November 2023

Christopher J. Fewster
University of YorkMeasurement in Quantum Field Theory: Problems and Solutions

Many presentations of quantum mechanics include a postulate that the state of a system undergoes an instantaneous change following a measurement. This is clearly incompatible with special and general relativity and raises questions concerning the description of measurement in quantum field theory (QFT). Attempts to extend measurement postulates to QFT by hand have produced pathologies, …

Christopher J. Fewster
University of YorkMeasurement in Quantum Field Theory: Problems and Solutions
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Hollow-core fiber loading of nanoparticles into ultra-high vacuum

Many experiments in the field of optical levitation with nanoparticles today are limited by the available technologies for particle loading. Here we introduce a new particle loading method that solves the main challenges, namely deterministic positioning of the particles and clean delivery at ultra-high vacuum levels as required for quantum experiments. We demonstrate the efficient loading, positioning, and repositioning of nanoparticles in the range of $100-755,mathrm{nm}$ diameter into different lattice sites of a standing wave optical trap, as well as direct loading of nanoparticles at an unprecedented pressure below $10^{-9},mathrm{mbar}$. Our method relies on the transport of nanoparticles within a hollow-core photonic crystal fiber using an optical conveyor belt, which can be precisely positioned with respect to the target trap. Our work opens the path for increasing nanoparticle numbers in the study of multiparticle dynamics and high turn-around times for exploiting the quantum regime of levitated solids in ultra-high vacuum.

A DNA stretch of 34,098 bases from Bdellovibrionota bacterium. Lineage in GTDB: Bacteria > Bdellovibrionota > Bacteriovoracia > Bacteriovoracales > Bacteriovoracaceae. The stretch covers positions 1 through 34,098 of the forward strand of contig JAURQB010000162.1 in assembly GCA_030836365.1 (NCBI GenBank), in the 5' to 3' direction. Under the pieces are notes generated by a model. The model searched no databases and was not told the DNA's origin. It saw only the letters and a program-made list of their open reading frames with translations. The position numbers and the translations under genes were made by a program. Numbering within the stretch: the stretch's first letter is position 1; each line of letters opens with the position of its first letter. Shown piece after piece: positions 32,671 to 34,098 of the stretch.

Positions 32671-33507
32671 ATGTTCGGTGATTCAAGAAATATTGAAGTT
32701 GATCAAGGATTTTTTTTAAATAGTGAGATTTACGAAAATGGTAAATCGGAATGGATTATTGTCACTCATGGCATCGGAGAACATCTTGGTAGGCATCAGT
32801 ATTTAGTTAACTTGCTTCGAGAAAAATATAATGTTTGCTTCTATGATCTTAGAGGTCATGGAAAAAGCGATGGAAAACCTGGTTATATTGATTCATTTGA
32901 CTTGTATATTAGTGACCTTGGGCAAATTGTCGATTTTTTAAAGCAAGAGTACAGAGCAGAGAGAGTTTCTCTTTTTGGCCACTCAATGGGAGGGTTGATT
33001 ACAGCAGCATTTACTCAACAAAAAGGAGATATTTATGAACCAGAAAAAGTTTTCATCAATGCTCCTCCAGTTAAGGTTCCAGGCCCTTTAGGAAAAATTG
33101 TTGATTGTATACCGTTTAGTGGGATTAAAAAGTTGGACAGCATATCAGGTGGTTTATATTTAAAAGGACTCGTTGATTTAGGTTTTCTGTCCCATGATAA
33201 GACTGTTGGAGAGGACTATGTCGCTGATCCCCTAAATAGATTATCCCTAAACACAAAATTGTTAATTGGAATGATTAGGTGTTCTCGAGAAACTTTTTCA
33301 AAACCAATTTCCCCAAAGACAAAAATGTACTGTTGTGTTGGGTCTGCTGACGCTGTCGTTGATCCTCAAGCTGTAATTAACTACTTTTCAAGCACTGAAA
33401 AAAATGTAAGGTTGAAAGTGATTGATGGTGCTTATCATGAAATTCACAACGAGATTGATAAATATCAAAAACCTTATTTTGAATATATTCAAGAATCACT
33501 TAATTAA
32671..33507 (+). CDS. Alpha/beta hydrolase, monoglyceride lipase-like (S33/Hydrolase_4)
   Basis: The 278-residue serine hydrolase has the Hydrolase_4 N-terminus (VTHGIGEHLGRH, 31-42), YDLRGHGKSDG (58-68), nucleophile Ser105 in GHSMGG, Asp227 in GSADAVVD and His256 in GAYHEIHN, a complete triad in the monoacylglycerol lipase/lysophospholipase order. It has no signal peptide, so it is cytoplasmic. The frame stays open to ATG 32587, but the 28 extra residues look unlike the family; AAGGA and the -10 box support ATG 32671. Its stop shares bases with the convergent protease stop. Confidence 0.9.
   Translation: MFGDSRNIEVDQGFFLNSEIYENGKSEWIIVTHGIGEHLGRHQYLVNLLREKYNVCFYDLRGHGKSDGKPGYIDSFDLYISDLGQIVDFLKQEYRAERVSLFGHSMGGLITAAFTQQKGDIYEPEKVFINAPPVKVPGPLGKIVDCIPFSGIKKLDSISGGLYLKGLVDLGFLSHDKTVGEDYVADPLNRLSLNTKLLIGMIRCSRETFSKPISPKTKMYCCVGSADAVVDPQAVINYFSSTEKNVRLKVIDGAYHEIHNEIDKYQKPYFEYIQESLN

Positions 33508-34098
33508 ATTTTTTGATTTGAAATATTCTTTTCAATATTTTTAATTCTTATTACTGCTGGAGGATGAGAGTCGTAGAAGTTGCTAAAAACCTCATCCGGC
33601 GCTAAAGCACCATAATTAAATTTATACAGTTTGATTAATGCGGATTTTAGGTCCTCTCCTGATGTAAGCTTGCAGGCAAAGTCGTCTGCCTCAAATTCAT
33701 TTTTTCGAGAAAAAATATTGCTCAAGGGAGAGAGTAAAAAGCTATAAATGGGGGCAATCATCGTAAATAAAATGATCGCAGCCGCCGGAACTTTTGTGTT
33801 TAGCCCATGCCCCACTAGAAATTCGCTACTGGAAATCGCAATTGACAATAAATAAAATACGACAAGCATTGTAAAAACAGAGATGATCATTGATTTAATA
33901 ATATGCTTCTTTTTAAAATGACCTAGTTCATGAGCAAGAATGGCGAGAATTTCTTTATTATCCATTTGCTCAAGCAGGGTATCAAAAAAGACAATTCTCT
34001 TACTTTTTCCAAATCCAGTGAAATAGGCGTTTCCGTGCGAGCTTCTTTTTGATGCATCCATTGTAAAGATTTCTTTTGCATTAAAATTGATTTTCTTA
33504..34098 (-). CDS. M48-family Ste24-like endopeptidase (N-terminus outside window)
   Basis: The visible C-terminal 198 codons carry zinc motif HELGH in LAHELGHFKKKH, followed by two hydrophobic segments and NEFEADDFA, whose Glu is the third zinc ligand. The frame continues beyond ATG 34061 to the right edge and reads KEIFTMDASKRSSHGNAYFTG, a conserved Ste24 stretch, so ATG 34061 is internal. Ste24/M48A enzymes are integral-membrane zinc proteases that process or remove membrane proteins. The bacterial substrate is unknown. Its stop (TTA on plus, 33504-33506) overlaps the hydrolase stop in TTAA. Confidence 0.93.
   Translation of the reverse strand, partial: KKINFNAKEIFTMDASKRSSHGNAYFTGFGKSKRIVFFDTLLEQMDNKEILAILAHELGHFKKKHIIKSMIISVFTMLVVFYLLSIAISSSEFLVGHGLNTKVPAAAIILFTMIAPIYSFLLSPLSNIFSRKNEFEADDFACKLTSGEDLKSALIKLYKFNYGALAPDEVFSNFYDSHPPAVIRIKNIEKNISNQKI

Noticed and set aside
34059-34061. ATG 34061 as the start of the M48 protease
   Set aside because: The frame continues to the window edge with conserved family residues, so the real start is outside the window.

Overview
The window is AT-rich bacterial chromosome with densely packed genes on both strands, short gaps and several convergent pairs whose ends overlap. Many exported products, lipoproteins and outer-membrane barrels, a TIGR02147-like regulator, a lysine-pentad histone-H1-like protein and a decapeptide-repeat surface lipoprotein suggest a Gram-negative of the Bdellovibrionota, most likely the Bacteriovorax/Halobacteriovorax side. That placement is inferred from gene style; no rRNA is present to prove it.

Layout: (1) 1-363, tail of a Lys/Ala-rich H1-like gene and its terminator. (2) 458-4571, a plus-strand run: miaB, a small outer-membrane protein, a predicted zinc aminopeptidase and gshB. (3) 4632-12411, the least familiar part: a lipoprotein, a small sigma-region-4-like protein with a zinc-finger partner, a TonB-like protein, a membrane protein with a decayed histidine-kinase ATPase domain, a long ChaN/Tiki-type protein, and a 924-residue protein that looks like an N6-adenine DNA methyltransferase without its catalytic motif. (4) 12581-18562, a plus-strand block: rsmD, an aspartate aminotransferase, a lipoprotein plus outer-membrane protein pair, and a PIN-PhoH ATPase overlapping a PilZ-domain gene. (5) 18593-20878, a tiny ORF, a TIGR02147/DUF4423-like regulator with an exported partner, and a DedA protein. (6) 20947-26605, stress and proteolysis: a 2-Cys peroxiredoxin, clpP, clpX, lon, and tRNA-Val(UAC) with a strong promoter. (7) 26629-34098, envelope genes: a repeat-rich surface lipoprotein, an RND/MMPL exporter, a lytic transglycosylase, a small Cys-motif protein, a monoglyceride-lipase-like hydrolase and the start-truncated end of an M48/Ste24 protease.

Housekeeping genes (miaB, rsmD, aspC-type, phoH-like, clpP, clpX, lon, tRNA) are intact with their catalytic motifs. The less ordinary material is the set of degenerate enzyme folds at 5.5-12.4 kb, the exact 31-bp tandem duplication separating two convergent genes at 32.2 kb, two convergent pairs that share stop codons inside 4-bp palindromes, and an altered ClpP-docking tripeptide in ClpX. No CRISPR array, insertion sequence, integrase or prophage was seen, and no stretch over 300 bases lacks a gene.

Note on episodes in the history of modeling measurements in local spacetime regions using QFT

The formulation of a measurement theory for relativistic quantum field theory (QFT) has recently been an active area of research. In contrast to the asymptotic measurement framework that was enshrined in QED, the new proposals aim to supply a measurement framework for measurements in local spacetime regions. This paper surveys episodes in the history of quantum theory that contemporary researchers have identified as precursors to their own work and discusses how they laid the groundwork for current approaches to local measurement theory for QFT.

Proceedings 19th International Conference on Quantum Physics and Logic

This volume contains the proceedings of the 19th International Conference on Quantum Physics and Logic (QPL 2022), which was held June 27-July 1, 2022 at Wolfson College, University of Oxford, UK. QPL is an annual conference that brings together academic and industry researchers working on mathematical foundations of quantum computation, quantum physics, and related areas. The main focus is on the use of algebraic and categorical structures, formal languages, semantic methods, as well as other mathematical and computer scientific techniques applicable to the study of physical systems, physical processes, and their composition.

Random pure Gaussian states and Hawking radiation